The furnace is heated from below using wood and bamboo, similar to the methods found in a traditional paon, or Balinese kitchen. Then, it’s the waiting game. After about four hours, the distilled vapours rise to the top of the stump-furnace into a metal tube, which then runs through a tank of water, cooling the vapours into a liquid. Finally, a clear liquid trickles out and the arak is collected in a container.
“It’s all about volume control”, explains Wayan. “How much we make depends on what percentage of alcohol we’re aiming for.” To make an arak of 30% alcohol content or more, they only collect the first 10 litres. Anymore and the solution gets diluted. “Normally, the local drinkers want arak between 15-20% alcohol, so we collect around 20 litres.”
Another Wayan (Wayan’s older brother) pours the freshly collected arak into a glass and shares it with us. Like many hard liquors its fumes strike the sinuses hard and sharp, but the arak has a sourness to it. Apparently this sourness is a way to identify the ‘real stuff’. A sip of the palm moonshine is a serious jolt to the senses too, especially at higher alcohol quantities when it is referred to as arak api, or fire arak, since it catches alight when exposed to a flame.
Wayan sells his arak to warungs (local eateries) in the area and also in Denpasar, usually for around Rp.35.000 for 600ml depending on the alcohol by volume (ABV). This amounts to roughly around Rp.580.000 for 10 litres at 30% ABV, or Rp.833.000 for 20 litres at 15% ABV.
“What worries us farmers the most is the producers that make counterfeit arak. We literally risk and gamble our lives to harvest the raw materials, the tuak,” shares Wayan, with visible frustration. Previous cases of methanol poisoning with fake arak that plagued Bali’s party-scene was particularly bad for the legitimate arak producers. “We’re also vulnerable to changing prices; the cost of our lives shouldn’t be subject to economics like this.”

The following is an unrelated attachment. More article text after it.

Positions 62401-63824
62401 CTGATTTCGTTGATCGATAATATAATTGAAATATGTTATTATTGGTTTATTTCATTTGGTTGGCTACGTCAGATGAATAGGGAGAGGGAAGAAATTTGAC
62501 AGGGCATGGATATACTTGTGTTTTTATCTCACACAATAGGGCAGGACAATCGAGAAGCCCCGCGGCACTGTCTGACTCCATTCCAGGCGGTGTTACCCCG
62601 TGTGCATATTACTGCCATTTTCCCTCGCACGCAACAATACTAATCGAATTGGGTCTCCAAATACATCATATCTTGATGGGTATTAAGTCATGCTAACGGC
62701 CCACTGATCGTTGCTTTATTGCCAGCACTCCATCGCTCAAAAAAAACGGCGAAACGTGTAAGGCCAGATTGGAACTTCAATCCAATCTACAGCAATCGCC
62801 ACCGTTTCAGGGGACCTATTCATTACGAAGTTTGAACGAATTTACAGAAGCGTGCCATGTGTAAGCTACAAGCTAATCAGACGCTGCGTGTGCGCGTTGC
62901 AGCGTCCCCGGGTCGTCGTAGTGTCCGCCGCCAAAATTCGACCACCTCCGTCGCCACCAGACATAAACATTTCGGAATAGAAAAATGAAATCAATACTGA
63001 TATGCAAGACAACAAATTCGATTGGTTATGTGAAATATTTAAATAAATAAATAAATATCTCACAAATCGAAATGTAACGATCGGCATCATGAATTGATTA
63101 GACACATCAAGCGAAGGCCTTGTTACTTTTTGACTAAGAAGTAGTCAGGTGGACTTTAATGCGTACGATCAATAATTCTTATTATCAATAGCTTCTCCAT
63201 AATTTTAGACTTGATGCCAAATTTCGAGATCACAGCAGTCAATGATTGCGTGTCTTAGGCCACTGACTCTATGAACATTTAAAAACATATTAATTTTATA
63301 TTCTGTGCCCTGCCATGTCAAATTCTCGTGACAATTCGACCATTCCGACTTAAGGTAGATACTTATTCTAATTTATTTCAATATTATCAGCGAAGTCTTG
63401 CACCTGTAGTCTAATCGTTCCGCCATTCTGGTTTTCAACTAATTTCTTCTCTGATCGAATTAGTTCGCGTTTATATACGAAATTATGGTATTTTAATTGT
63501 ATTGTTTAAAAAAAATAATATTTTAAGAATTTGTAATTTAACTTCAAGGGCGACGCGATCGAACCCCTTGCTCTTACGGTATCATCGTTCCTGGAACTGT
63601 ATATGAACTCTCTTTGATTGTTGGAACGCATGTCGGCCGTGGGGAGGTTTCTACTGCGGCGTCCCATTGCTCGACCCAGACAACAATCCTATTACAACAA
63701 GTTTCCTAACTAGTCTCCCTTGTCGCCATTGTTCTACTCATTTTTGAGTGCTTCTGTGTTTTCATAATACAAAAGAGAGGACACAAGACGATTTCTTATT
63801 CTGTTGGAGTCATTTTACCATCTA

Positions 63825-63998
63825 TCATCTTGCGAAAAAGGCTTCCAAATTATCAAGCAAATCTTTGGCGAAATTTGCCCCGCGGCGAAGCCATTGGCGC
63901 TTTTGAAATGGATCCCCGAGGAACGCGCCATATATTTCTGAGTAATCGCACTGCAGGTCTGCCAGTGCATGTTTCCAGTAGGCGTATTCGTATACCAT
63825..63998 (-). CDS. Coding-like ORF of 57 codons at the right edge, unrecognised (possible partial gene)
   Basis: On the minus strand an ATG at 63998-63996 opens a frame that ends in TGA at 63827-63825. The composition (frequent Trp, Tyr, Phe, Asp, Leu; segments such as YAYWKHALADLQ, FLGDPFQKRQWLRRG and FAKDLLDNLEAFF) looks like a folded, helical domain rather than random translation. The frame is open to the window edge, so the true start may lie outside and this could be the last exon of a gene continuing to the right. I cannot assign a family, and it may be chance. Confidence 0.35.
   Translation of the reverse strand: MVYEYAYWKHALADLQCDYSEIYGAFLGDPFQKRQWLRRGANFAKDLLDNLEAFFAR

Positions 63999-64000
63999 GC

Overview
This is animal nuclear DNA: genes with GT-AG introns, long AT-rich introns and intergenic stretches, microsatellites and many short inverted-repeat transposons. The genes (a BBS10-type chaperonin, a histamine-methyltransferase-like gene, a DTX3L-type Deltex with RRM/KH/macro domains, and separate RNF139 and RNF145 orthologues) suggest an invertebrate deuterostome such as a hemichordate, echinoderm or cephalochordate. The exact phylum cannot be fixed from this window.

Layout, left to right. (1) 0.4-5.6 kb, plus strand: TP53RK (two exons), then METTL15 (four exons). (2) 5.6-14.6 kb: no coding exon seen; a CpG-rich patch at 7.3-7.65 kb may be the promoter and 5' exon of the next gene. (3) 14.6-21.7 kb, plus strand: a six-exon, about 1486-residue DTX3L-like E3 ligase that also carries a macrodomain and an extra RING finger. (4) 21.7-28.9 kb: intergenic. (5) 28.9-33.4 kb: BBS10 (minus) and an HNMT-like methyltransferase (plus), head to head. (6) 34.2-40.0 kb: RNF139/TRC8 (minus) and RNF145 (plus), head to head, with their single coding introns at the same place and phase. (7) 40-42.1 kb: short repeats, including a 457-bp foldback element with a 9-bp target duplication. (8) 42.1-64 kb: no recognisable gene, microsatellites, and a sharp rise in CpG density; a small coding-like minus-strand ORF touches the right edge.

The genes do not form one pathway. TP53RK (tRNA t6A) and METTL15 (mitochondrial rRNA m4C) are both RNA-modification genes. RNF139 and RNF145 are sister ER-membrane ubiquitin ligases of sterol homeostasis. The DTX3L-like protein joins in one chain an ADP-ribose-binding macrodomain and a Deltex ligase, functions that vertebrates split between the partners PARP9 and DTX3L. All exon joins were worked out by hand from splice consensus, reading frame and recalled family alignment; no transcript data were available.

The risks Wayan speaks of are true. A week or so before visiting him, one of the farmers from the area fell from the top of a coconut tree, lasting three days in hospital before passing away — others have broken limbs, or been paralysed.
Bali’s Provincial Government has officially recognised traditional arak making under law [Governor’s Letter No 1. Year 2020], stating it is part of Bali’s cultural heritage and thus should be protected and developed. Wayan continues to hope for more support from the government in improving production, hygiene, licensing and selling.
Local arak became increasingly popular in the year 2020, perhaps driven by the demand for affordable alcohol. Arak is bought, infused with fruits and flavours, then branded and rebottled, making it popular among younger generations. It is touted to have health benefits too; when infused with herbs, roots and spices, it is considered a health tonic categorised as arak jung.
Arak also plays its part in religious worship. During Balinese Hindu prayers, arak is poured onto the ground, metabuh. This is as an offering to the bhuta kala, the demonic forces who must be placated as much as deities must be praised. Thus, there is always a demand for arak as the tetabuhan.
“What I have taken from nature, I shall return to nature. [During prayers] I give the arak as a thanks, as from nothing we have been given something. From arak we are able to have a home, food, a family, look after our children and can continue to conduct our ceremonies.”
It is clear that this humble palm wine is central to the livelihoods of Wayan, his family and for the families of Tri Eka Buana. Asked whether he believes traditional arak will continue with the next generation, he says that all depends on how it is valued by society and the government. The prize must value the risk, and the risk they take is that of their own life.